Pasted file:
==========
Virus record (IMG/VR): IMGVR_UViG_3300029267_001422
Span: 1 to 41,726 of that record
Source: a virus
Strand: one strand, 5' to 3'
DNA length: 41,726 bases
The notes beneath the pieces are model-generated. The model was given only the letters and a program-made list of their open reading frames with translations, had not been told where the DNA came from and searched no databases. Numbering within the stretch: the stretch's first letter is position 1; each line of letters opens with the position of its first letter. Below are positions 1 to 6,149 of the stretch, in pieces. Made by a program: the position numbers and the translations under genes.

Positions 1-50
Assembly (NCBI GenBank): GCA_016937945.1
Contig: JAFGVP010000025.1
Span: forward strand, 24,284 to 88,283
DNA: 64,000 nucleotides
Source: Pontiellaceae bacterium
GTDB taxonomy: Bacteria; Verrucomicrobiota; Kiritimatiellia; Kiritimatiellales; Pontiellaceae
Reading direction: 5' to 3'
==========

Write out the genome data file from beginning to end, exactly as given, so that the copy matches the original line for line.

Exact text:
Virus record (IMG/VR): IMGVR_UViG_3300029267_001422
Span: 1 to 41,726 of that record
Source: a virus
Strand: one strand, 5' to 3'
DNA length: 41,726 bases
The notes beneath the pieces are model-generated. The model was given only the letters and a program-made list of their open reading frames with translations, had not been told where the DNA came from and searched no databases. Numbering within the stretch: the stretch's first letter is position 1; each line of letters opens with the position of its first letter. Below are positions 1 to 6,149 of the stretch, in pieces. Made by a program: the position numbers and the translations under genes.

Positions 1-50
Assembly (NCBI GenBank): GCA_016937945.1
Contig: JAFGVP010000025.1
Span: forward strand, 24,284 to 88,283
DNA: 64,000 nucleotides
Source: Pontiellaceae bacterium
GTDB taxonomy: Bacteria; Verrucomicrobiota; Kiritimatiellia; Kiritimatiellales; Pontiellaceae
Reading direction: 5' to 3'